A man sauntered into my store as if he was walking into an old west saloon. He shook my hand and croaked, “Hi, my name’s Don Driver and I used to know the guy (Ken Fletcher) who owns this place (Magic Masters).”
Don Driver’s face looks like a crumpled road map and his voice sounds like he smoked every mile of that road. And he did; he still smokes, even though the emphysema shortens his breath. These are the marks of hard earned experience. Yet, Don still has the rangy bearing of an old cowboy.
Don is a pitchman; pitching Svengalis for 25 years. He has been working magic longer, since before I was born. The pitch he learned from S. David Walker, who learned the pitch from Mickey MacDougall, the inventor of the Svengali pitch. Svengalis, for the non-magical, are specially constructed decks to perform magic tricks with little skill.
Not that it doesn’t take skill to sell them, it does. It takes skill with both hand and mouth and a little bit of a larcenous heart. The best pitchmen weave an irresistible story.
“It’s magic. It’s easy. You’ll fool your friends and win all the bets.” How could you not put down you five dollars? Especially after, he puts the deck in the hands of a nine year old and they can do it. Well...sort of. Especially when he throws in a bonus trick, the two card monte.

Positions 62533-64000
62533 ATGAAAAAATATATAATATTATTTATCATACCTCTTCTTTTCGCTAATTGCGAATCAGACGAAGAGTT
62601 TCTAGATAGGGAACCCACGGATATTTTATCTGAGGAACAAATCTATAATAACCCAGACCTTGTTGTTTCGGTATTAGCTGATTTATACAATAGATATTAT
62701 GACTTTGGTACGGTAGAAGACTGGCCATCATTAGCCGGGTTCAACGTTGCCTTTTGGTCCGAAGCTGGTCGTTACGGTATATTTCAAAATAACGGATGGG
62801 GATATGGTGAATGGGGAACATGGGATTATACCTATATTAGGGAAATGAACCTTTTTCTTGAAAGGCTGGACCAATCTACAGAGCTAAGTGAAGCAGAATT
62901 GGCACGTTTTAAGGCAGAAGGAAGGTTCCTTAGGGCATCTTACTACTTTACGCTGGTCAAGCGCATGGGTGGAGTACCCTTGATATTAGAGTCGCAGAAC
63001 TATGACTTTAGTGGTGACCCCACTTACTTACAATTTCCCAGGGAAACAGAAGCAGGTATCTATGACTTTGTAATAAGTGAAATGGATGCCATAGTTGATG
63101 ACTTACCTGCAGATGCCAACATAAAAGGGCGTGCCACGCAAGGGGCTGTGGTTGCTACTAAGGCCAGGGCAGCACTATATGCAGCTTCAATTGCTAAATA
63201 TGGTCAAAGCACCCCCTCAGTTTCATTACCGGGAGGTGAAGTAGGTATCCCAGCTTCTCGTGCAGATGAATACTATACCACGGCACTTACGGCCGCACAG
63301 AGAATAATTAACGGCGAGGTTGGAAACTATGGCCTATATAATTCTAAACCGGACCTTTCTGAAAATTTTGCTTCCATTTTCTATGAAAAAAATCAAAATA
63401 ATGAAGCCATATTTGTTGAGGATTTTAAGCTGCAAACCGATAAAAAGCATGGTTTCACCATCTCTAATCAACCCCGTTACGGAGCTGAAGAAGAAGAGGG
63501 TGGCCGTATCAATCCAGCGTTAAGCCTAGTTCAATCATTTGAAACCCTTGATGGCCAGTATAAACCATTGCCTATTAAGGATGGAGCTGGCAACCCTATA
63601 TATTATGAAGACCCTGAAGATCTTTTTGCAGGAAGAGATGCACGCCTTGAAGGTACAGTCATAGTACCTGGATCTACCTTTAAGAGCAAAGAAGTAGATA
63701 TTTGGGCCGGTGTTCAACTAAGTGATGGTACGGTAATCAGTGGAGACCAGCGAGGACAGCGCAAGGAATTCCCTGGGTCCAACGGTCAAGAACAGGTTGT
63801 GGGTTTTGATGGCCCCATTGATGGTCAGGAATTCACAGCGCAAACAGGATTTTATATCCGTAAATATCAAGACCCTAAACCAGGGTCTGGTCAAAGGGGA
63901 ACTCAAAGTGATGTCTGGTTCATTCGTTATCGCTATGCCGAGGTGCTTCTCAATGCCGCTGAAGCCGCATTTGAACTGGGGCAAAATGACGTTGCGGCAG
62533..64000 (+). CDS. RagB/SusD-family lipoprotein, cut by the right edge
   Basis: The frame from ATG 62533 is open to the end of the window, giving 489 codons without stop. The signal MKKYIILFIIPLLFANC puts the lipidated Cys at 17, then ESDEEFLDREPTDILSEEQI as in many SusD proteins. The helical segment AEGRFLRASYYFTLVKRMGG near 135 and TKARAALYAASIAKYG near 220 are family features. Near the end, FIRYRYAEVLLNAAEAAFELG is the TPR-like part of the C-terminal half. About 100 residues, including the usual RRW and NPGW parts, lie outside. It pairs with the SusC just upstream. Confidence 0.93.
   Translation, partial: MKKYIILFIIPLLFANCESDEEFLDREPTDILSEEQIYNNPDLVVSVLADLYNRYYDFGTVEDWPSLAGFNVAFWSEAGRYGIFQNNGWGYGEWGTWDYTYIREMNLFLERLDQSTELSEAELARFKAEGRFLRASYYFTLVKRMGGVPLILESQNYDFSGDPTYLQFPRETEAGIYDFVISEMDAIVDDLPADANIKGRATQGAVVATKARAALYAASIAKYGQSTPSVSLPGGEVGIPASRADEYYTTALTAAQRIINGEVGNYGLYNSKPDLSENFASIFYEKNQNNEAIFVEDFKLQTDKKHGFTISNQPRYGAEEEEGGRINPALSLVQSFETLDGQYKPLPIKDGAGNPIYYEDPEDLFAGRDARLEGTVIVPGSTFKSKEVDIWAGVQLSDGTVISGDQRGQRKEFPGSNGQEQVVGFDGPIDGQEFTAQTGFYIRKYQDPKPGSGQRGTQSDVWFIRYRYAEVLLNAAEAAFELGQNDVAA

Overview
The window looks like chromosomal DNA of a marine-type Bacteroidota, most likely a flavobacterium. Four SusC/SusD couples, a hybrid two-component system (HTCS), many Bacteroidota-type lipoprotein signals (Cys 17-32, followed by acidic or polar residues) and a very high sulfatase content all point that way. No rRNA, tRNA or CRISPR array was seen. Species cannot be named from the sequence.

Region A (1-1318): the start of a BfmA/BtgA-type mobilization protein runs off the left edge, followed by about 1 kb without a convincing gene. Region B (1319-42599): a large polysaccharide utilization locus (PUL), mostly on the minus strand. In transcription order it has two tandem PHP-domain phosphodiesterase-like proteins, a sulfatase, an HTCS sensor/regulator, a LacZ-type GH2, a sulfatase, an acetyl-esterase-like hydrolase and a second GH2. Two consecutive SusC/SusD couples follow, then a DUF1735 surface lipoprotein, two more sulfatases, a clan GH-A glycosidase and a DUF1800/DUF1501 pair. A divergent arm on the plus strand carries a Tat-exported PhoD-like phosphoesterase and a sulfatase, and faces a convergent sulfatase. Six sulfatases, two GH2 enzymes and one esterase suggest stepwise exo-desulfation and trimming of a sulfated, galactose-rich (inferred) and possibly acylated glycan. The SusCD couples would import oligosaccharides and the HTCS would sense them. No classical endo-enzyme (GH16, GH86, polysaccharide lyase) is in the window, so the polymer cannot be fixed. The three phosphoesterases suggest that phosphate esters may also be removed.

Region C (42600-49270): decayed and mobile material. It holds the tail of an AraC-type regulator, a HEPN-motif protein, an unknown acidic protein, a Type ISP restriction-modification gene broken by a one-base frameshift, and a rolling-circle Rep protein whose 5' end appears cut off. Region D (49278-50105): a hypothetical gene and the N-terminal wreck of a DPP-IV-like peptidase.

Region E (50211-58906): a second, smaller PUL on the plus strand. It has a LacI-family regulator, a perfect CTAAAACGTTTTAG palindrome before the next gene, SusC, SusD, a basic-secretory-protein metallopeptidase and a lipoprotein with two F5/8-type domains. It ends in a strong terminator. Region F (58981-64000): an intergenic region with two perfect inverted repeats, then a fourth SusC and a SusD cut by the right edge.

Don is a veteran and knows how to weave a story, both in and out of the booth. I ignored my customers; I have customers all the time. I might have only one chance to talk to Don and hear his story. He has worked sideshows and one of the last Jam auctions in America, right on Freemont Street, Las Vegas. Sometimes, in the late of night, I dream of working the show, building the tip, freezing them, and then turning them over, perhaps after my ding. Don has stories of all these things. Good stories, bad ones, and just plain funny. I think he likes me because we are both pitchmen. I just want to hear the stories.
Now, besides pitching, he sells two DVDs: one on the Svengali pitch and one on building a tip. Don knows his business. These DVDs are not only practical solutions for the commercially inclined, but also valuable historical documents. (http://www.dondriver.tk/index.htm) Those of you going to the Abbott’s Magic Get-Together in August, look Don up. Don and David Walker will be lecturing on Thursday.
Pitchmen used to populate the city streets and fairgrounds. Now, it is a dying art. There are a few still pitching magic, knives, toys, and assorted sundry. Places like Magic Masters do it in a way, but not the old way. The live “grass roots” venue has been replaced by television infomercials and the little guy gets pushed out of business.
Don shares the stories of his life and adventures with good humor. Don has humbility, a humble nobility. Aw...shucks, he thinks he is a nobody, yet he moves and talks with the confidence of somebody. Quote, “Every man’s life is a story.” I look forward to seeing Don again and hearing more of his.
Until then, Don keeps pitching on.